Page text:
Tags:I love pneumatic tubes. Always have. I'm talking about those clear tubes at the bank that carry your deposit from the drive-thru inside to the teller. You know what I’m talking about. You put your deposit in an envelope, then place it inside a plastic shuttle. After setting it back on the little tray, you hit the green button and off it goes. I never did figure out if it was sucked in by vacuum or pushed in by compressed air, but that doesn’t matter, the results are the same. And I’ve always wanted to just curl up in that little plastic shuttle to take a ride.
So when I came across what looked like a hyperbaric chamber in downtown Asheville, I did a double-take. There in broad daylight, on a Broadway sidewalk on Friday morning, July 8, was the contraption.
It takes four men to lift just one section of elevator "tubing" off the skid and set it upright in place. Each section weighs between 650 and 700 pounds.
While walking down Broadway Friday morning, July 8, I came across the contraption, sitting on the sidewalk. I walked around it and eyed it from every side, amusing myself by wondering how I could pick it up and carry it to Finkelstein’s Pawn. Before I could figure out where to get a handhold on it, a guy came up and introduced himself. He shook my hand and told me his name was Bill Brown, the owner of Carolina Home Lift here in Asheville. I asked him what the hyperbaric chamber was for and he laughed.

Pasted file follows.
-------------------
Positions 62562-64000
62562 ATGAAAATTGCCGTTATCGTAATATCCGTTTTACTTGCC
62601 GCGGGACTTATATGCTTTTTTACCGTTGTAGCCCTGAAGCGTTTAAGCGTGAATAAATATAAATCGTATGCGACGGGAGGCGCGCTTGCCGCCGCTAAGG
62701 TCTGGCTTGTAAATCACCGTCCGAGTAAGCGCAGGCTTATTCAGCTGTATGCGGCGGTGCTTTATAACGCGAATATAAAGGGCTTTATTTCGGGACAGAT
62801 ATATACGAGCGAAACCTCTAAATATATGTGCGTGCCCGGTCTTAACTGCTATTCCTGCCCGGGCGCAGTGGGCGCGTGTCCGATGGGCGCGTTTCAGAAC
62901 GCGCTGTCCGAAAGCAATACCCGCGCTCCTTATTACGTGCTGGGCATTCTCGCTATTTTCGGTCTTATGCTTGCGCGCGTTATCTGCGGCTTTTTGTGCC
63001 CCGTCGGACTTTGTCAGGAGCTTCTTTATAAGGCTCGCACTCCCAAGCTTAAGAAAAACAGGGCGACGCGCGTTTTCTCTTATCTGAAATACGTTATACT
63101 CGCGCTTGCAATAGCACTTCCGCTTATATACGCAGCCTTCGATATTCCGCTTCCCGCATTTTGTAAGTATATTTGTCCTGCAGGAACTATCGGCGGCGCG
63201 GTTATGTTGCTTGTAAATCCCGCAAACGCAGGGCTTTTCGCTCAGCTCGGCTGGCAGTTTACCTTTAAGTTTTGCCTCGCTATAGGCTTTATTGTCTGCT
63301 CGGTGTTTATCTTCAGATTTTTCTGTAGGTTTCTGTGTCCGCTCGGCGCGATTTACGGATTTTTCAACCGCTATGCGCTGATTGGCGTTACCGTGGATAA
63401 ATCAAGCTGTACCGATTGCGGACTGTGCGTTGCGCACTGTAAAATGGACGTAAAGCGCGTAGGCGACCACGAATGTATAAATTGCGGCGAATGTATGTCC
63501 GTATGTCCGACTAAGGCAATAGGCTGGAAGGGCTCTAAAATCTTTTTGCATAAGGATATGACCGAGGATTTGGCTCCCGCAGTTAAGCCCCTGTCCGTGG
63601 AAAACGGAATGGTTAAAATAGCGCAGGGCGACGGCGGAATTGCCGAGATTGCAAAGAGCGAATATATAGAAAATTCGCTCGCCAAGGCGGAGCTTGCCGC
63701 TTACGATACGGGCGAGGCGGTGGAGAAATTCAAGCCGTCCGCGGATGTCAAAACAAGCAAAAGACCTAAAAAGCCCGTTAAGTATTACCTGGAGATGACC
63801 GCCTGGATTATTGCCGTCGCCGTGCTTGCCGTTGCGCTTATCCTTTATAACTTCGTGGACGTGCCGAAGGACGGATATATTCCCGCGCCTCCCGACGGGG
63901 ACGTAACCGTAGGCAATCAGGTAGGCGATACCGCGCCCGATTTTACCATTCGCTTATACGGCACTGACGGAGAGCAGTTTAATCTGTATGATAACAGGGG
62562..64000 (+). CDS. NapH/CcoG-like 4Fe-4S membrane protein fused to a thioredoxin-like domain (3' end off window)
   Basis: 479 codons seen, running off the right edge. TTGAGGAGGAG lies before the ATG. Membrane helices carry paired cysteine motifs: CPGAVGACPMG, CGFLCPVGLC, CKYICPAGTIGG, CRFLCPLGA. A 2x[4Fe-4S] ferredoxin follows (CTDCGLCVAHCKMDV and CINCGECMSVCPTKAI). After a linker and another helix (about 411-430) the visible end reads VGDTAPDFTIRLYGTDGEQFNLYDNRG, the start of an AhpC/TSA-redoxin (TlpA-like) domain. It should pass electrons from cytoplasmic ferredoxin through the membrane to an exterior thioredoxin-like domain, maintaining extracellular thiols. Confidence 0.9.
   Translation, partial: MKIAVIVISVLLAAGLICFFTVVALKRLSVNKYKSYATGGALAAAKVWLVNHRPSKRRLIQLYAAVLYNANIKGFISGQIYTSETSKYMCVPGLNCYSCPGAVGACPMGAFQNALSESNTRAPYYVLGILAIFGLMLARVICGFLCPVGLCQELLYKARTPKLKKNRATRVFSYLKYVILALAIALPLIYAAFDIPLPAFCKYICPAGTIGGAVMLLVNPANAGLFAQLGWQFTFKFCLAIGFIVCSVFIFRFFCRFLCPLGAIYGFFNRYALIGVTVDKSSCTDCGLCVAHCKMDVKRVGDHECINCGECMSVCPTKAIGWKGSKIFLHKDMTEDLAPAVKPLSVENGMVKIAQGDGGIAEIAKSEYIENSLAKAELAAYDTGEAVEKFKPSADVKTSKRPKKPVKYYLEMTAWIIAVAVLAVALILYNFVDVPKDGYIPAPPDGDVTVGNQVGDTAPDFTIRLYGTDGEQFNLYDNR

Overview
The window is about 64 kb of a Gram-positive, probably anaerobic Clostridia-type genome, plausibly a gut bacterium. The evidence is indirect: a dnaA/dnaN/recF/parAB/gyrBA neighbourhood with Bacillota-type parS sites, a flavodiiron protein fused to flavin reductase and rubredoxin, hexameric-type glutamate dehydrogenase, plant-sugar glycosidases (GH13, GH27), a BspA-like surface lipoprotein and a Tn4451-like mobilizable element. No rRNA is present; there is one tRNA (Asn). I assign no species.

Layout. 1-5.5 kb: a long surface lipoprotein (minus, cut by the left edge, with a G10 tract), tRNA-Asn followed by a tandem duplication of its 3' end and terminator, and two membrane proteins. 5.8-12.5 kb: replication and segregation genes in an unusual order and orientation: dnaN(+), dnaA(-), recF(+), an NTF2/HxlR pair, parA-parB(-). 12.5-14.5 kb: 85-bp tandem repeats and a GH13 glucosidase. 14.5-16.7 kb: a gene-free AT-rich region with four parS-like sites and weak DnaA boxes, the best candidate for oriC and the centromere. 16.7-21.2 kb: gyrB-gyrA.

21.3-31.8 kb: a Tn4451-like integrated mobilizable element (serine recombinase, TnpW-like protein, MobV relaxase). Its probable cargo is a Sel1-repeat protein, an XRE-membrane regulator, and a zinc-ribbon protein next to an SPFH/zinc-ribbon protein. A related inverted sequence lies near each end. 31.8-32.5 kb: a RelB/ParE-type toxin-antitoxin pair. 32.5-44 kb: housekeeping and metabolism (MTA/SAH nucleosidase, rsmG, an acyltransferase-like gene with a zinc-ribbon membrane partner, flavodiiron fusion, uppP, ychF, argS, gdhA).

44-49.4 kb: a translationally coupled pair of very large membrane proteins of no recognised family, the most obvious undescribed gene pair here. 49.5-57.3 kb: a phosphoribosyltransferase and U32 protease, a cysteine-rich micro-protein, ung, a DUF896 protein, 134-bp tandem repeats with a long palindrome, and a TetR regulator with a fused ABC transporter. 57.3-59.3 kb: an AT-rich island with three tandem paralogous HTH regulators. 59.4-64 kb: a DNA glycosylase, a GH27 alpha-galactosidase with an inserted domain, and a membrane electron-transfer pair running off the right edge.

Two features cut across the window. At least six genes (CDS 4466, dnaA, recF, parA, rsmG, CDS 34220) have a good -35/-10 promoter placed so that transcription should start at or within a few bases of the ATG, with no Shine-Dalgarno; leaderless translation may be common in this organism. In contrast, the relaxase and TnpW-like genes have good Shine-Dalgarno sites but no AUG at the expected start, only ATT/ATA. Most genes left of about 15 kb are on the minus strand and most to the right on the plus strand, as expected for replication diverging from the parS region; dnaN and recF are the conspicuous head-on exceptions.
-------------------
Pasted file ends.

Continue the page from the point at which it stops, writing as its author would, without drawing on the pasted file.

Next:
It’s not a hyperbaric chamber at all. It’s a full-size version of those pneumatic tubes that I’ve been fascinated by since I was a kid. But Brown's was big enough to hold one adult (more or less). It's a fancy new elevator being installed in the future home of Chocolate Gems. The elevator will take one, maybe two people from the artists' studio in the basement to the ground floor, where Chocolate Gems will be, up to the third-floor private residence.
The elevator tube sets beneath the pre-cut hole through which the tubes will be stacked and the 'capsule' will move up and down by air pressure
Bill went on to tell me all about this contraption, the first of its kind for Asheville. It operates just like the pneumatic tubes at your local bank. A combination of air pressure and vacuum send the elevator — with one occupant or so, not weighing over 450 pounds — either up or down. In case of power failure, the system has a battery backup. And in case THAT fails, and the elevator is on the third floor, the cushion of air will allow the capsule to float back to the basement level.
I’m going to keep an eye on the installation — maybe one day they’ll let me get a ride.
Photos by Jerry Nelson, JourneyAmerica.org